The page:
What is Polar Fleece? Types, Weight, Features, Wash and Care
For over 40 years fleece has been, for most of us, our first choice when it comes to comfort and insulation. From plush socks, comfy bath robes, and fluffy blankets, to jackets, winter shirts, gloves, scarves, and beanies when going out in the cold to fish, hike, or ski.
Even if the first two explanations taken out of the dictionary for the word "fleece" are: “wool coat that covers a sheep or a similar animal”, or “the wool cut from a sheep”, we use “fleece” to refer to a plush-like fabric, that is not even made from natural wool.
This article has 5 sections. Click/tap on one of the titles below to jump to the desired info.1. What is Fleece?
2. 7 types of fleece explained
3. Importance of fleece thickness
4. Synthetic fleece properties
5. Wash and care
What is fleece?
In the late 1970s, in Massachusetts, an American textile maker experimented with synthetic materials, and in 1981 the first-ever fleece was introduced to the world.
Also known as polar fleece, the fabric is made from very thin looped polyester threads that are knit together. At least one side is brushed for loosening up the fibers to build volume. This process makes the fabric fuzzy, and soft, and creates small air pockets.
This fabric became popular for its ability to mimic the insulating properties of wool, while being lightweight, and for its low production costs.
The technology for manufacturing fleece is constantly advancing: the fabric can be made as fine as cashmere, and even processed from recycled PET from plastic bottles. Now, 44 years later, we can say that this magic material has entirely changed the way we dress for cold weather, to the point where we prefer it over other types of fabric.
7 types of fleece explained
This fabric can be made out of various materials, and here are some of the more common types, and their explanation. Types 1, 2 and 3 are made with cotton and other synthetic fibers, and types 4, 5, 6 and 7 are made out of synthetic fibers only.
1. Cotton blended fleece – has a smooth exterior and a plush inner nap, and is commonly used for bath robes, sweatshirts and pants. This type of fleece might not feel as warm as others.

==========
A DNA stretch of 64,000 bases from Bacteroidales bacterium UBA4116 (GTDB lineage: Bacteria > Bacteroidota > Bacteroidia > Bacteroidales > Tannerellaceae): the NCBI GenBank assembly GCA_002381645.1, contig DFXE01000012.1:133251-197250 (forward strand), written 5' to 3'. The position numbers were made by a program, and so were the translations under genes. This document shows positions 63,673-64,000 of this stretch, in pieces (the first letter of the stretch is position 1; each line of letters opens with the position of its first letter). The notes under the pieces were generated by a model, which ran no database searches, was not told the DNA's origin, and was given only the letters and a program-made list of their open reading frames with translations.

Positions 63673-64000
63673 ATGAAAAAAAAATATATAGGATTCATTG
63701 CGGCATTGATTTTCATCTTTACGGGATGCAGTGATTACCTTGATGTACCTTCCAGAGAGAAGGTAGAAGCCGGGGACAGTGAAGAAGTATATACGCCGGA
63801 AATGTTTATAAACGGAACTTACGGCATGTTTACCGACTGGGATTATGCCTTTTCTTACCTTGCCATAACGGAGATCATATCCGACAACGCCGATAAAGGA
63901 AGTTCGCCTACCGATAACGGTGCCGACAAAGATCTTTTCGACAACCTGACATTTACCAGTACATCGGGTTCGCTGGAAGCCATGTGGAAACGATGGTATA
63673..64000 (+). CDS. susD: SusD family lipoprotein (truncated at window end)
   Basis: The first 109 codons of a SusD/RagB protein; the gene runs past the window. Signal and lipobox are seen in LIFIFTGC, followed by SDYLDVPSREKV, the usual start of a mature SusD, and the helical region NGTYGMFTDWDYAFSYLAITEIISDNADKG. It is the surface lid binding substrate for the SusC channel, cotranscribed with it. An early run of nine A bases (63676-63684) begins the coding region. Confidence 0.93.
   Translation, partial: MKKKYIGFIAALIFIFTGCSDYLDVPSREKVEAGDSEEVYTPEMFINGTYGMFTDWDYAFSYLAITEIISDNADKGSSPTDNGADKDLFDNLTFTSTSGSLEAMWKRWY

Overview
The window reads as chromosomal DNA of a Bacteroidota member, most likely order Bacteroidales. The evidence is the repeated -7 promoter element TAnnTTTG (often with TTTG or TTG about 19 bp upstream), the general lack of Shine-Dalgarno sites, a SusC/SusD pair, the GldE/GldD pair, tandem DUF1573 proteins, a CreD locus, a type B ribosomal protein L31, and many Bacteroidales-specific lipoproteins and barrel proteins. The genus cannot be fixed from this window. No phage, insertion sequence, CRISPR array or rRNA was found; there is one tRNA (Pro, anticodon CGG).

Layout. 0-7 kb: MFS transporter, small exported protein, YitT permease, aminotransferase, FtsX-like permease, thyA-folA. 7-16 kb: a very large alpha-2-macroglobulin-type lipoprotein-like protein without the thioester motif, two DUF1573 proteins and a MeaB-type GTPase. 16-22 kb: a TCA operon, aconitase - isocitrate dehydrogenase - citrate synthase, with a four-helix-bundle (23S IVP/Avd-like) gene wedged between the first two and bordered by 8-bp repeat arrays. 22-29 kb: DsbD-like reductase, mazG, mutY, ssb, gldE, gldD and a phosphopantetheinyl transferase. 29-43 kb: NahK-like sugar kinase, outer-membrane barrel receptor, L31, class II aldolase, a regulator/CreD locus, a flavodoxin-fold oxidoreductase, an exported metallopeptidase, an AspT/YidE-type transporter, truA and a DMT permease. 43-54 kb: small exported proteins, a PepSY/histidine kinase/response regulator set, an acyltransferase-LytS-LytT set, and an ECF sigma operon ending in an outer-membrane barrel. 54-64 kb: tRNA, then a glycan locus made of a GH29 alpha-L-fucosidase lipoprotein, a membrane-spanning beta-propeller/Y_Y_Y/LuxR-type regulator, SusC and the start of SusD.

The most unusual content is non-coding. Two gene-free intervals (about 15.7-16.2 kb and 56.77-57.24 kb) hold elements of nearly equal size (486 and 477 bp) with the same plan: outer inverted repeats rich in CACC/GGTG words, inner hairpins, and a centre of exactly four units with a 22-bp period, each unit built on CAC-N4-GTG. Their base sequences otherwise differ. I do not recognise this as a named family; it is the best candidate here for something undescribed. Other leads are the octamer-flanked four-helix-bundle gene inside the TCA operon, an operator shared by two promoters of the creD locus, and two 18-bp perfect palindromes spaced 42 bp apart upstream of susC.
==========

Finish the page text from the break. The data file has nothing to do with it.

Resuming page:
2. Lycra spandex fleece – it’s composed of cotton with a small percentage of Lycra spandex to create a stretchy fabric. It’s popular for fitted clothes and performance wear.
3. Slub fleece – it’s a blend of cotton and polyester, and made from two different-sized yarns twisted together, which results in a fabric with a textured look. This fabric is often used for sweatshirts, shirts and jackets.
4. Terry fleece – isn’t fluffy, because it’s unbrushed on both sides. It’s thinner than other fleeces, absorbs water, and is not super warm. Do not confuse it with French Terry, which is a cotton jersey fabric. It is often used for shirts, shorts and light hoodies.
5. Microfleece – one or both sides are soft, and the overall fabric is thinner, making it lightweight. It’s breathable and flexible, but it doesn’t insulate as well as other fleeces. It's mostly used for ultra light clothes that are used for layering, or as a lining for jackets and coats.
6. Polar fleece – has a double-sided pile and is much thicker and warmer than microfleece. Polar fleece is frequently used for outdoor wear, being the to-go fabric when exposed to cold weather. It comes in different thicknesses, and it's less flexible the thicker it gets. It naturally repels water, dries quickly, and keeps you warm even when wet. This fabric is the most popular, and it's used for blankets, shirts, jackets, gloves, beanies, scarves and neck gaiters.
7. Sherpa fleece – often referred to as "high pile fleece", or called faux-sheepskin or faux-shearling, Sherpa fleece mimics the look of natural wool. It’s super light, very, very fluffy, and sometimes looks like faux fur, but it's 100% synthetic, drying faster than animal-based fibers. It's mostly used for plush winter socks, blankets, vests, pets cushion and as lining for winter jackets.